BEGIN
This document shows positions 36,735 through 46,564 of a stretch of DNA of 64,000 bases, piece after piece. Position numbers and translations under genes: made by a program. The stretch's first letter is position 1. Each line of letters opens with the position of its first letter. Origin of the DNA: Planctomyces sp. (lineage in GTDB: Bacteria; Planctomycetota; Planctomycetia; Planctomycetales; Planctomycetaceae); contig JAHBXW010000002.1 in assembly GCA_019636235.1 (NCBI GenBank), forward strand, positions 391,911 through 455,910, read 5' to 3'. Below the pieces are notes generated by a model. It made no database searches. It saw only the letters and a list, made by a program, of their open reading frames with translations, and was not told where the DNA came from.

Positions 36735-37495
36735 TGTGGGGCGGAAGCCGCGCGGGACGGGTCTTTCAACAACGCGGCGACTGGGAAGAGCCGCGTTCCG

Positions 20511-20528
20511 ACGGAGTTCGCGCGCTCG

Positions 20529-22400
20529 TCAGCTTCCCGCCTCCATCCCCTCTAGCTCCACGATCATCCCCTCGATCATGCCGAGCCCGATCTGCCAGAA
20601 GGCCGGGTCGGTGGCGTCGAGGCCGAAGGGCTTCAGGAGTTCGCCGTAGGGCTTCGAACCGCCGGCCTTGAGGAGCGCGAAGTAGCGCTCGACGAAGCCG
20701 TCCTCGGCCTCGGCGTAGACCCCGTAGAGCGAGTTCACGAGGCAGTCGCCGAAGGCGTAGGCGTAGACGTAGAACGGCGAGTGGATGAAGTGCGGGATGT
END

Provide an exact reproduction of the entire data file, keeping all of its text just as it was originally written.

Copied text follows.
This document shows positions 36,735 through 46,564 of a stretch of DNA of 64,000 bases, piece after piece. Position numbers and translations under genes: made by a program. The stretch's first letter is position 1. Each line of letters opens with the position of its first letter. Origin of the DNA: Planctomyces sp. (lineage in GTDB: Bacteria; Planctomycetota; Planctomycetia; Planctomycetales; Planctomycetaceae); contig JAHBXW010000002.1 in assembly GCA_019636235.1 (NCBI GenBank), forward strand, positions 391,911 through 455,910, read 5' to 3'. Below the pieces are notes generated by a model. It made no database searches. It saw only the letters and a list, made by a program, of their open reading frames with translations, and was not told where the DNA came from.

Positions 36735-37495
36735 TGTGGGGCGGAAGCCGCGCGGGACGGGTCTTTCAACAACGCGGCGACTGGGAAGAGCCGCGTTCCG

Positions 20511-20528
20511 ACGGAGTTCGCGCGCTCG

Positions 20529-22400
20529 TCAGCTTCCCGCCTCCATCCCCTCTAGCTCCACGATCATCCCCTCGATCATGCCGAGCCCGATCTGCCAGAA
20601 GGCCGGGTCGGTGGCGTCGAGGCCGAAGGGCTTCAGGAGTTCGCCGTAGGGCTTCGAACCGCCGGCCTTGAGGAGCGCGAAGTAGCGCTCGACGAAGCCG
20701 TCCTCGGCCTCGGCGTAGACCCCGTAGAGCGAGTTCACGAGGCAGTCGCCGAAGGCGTAGGCGTAGACGTAGAACGGCGAGTGGATGAAGTGCGGGATGT